Every year we have a bonfire party which is well-attended by family and friends. We provide lashings of food and drink (no alcohol), there's shelter with seating and background music, all we ask in return is that folk bring a few fireworks, behave safely and sensibly, and have themselves a good time. It's our only chance to entertain such large groups of people - it's a "big garden, small house" thing.
Of course, the focal point is the bonfire itself. In years past we've had substantial piles of wood to burn, mainly due to the bits that either fall from or are pruned from our large Salix babylonica. Neighbours also contribute their unwanted bits of wood, so there's usually a sufficient supply of fuel to keep the fire blazing for a few hours.
This year, it's a bit different. The party format's the same, but the bonfire could be a biggy. The reason for this is simple - we've had the tree reduced considerably (cheers, Mick, I owe you one), quite a few main branches have been lopped and all of the dead wood has been removed. Consequently, the pyre is now 12ft in diameter and 15 ft high, with another two huge piles of wood and sticks waiting in the wings for their chance to be returned to the atmosphere from whence they came. This is what the scene looks like at the moment:
Now safety is paramount - the danger area is fenced off, there are always at least three adults on duty looking after the kids, another one dispensing fireworks from a safe steel box, and two others letting them off at a safe distance. We take all reasonable precautions to minimise the risks of damage to property and injury to people, and we're as prepared as possible should any accidents happen, but we were concerned about the size and siting of the bonfire so I decided to ask for the opinion of the experts. I called the County Fire and Rescue Service. The conversation was interesting, it went something like this:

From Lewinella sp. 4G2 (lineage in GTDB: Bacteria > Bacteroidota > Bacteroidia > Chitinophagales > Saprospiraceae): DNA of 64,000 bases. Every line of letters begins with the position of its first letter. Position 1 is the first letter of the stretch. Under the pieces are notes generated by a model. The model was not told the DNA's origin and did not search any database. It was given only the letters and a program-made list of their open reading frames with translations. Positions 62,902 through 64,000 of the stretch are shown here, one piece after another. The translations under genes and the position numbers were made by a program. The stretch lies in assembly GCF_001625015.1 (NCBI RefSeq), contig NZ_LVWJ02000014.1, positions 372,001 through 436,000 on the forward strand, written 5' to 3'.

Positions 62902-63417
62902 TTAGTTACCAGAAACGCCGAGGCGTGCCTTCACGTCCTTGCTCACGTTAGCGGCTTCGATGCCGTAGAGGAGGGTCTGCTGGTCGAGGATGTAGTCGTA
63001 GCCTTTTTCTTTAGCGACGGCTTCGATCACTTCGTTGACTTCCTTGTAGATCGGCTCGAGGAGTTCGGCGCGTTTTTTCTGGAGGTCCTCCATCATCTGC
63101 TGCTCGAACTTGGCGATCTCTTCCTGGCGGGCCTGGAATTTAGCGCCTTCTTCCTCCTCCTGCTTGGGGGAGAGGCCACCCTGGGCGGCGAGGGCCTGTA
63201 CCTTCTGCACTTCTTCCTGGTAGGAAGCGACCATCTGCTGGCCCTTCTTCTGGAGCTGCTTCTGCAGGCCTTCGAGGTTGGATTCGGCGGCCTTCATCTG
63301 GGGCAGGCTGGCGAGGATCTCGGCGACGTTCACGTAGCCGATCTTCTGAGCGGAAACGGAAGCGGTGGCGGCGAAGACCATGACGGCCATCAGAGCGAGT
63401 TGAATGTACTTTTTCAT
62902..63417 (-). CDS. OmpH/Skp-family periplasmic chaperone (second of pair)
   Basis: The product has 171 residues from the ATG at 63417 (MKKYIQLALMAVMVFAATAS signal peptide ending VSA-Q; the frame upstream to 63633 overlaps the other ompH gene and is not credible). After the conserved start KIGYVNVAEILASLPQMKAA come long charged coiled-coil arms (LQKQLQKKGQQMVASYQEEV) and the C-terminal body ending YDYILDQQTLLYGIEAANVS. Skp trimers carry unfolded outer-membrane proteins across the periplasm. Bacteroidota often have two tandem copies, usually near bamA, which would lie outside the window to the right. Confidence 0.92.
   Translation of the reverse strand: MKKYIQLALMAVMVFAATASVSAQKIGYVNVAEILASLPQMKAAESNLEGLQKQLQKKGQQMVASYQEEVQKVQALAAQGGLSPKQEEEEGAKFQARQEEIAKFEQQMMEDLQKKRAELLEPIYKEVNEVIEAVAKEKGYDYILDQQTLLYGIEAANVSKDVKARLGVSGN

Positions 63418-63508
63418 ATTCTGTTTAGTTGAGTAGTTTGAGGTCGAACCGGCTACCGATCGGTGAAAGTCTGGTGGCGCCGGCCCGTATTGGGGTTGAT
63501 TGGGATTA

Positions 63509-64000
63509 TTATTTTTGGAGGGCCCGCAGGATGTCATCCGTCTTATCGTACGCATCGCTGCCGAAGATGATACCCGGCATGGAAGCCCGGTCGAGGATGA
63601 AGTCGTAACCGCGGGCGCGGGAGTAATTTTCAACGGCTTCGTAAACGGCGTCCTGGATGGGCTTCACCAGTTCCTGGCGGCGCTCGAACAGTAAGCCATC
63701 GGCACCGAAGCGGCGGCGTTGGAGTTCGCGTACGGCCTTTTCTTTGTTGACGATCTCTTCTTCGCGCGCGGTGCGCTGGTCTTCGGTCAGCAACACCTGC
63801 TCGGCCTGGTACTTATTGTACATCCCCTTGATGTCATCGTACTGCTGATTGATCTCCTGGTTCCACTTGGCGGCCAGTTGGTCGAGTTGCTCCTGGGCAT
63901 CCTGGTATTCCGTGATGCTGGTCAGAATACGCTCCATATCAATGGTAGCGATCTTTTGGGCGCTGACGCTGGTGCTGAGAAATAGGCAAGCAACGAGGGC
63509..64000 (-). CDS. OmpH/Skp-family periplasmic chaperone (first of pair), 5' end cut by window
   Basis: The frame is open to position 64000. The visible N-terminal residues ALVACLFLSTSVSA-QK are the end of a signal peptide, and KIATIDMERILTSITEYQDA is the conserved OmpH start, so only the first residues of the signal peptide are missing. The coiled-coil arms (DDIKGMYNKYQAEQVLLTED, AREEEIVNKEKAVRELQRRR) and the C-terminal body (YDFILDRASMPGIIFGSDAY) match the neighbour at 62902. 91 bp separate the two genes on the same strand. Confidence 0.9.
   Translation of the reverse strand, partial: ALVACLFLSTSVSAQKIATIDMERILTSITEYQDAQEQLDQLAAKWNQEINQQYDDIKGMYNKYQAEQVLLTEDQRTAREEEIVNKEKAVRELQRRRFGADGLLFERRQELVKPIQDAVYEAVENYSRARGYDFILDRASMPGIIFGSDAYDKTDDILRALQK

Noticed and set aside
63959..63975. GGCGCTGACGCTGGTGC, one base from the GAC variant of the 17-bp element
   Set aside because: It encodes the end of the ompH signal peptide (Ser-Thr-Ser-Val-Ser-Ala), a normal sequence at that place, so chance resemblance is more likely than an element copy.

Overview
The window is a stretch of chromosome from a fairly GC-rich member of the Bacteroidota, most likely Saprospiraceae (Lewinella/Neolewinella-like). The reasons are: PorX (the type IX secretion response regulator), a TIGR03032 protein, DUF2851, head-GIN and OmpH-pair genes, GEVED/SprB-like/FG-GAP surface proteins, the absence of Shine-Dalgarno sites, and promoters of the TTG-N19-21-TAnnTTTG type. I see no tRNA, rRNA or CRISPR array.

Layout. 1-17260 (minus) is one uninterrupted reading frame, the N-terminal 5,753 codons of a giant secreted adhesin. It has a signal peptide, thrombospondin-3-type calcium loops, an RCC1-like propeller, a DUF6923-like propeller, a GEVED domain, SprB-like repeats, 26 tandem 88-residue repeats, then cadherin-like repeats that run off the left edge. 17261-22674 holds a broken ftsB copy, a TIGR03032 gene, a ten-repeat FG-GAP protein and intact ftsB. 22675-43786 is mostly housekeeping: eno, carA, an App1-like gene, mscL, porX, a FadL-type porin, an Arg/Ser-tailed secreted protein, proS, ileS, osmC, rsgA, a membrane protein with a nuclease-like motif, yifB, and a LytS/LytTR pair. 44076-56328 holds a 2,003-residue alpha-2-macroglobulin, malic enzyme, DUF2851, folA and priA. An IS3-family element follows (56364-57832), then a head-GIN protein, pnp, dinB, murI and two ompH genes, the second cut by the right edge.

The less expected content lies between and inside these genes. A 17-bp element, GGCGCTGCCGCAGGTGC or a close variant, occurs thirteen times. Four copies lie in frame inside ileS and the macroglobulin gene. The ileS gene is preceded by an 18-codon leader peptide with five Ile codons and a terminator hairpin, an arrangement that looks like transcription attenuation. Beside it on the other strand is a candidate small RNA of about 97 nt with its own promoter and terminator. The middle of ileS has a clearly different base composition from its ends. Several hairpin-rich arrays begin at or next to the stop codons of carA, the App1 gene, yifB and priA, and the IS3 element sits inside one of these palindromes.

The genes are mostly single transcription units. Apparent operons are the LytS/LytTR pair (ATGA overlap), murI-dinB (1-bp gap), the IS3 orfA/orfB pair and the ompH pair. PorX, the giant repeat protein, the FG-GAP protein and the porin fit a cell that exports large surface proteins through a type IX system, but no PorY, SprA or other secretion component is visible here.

Hello, this is the Fire and Rescue Service. Can I help you?
Hello. I'd like to talk to somebody about bonfires at domestic fireworks parties, please.
I can probably help you with that, what do you want to know?
Oh, just the basic things, such as: are there any size restrictions, and are there any recommended minimum distances from outbuildings, sheds, fences, trees, hedges, boundaries and the like. We're a bit concerned that the fire that we're building might be too big.
Ah. I'll just put you through to a colleague who may be able to help.
Through I went...
Hello, I understand that you want advice about bonfires.
Yes, please. Size, positioning etc.
We don't have any guidelines for domestic bonfires. We do publish documents about firework safety, but they don't cover bonfires.
OK. I'd probably have to get somebody to come have a look then. Please could you let me have the phone number for our local Fire Safety or Fire Prevention Officer? We're only five minutes from the local fire station, hopefully the Officer can nip over here at a time to suit himself and have a quick look, it won't take more than a quarter of an hour. I'll even put the kettle on for him.
No, he won't. They don't provide a service for domestic premises.
They won't come to your home.
But this is fire prevention and safety. Part of the job remit, I would have thought.
(awkward silence at the other end)
But they will come around when the shed's on fire, or when the neighbour's house is alight, won't they?
But then it'll be too late. I'm trying to prevent that.
(awkward pause at the other end)
Sorry. Is there anything else that I can help with?
Anything else? You can't exactly help with this matter, let alone anything else. Goodbye.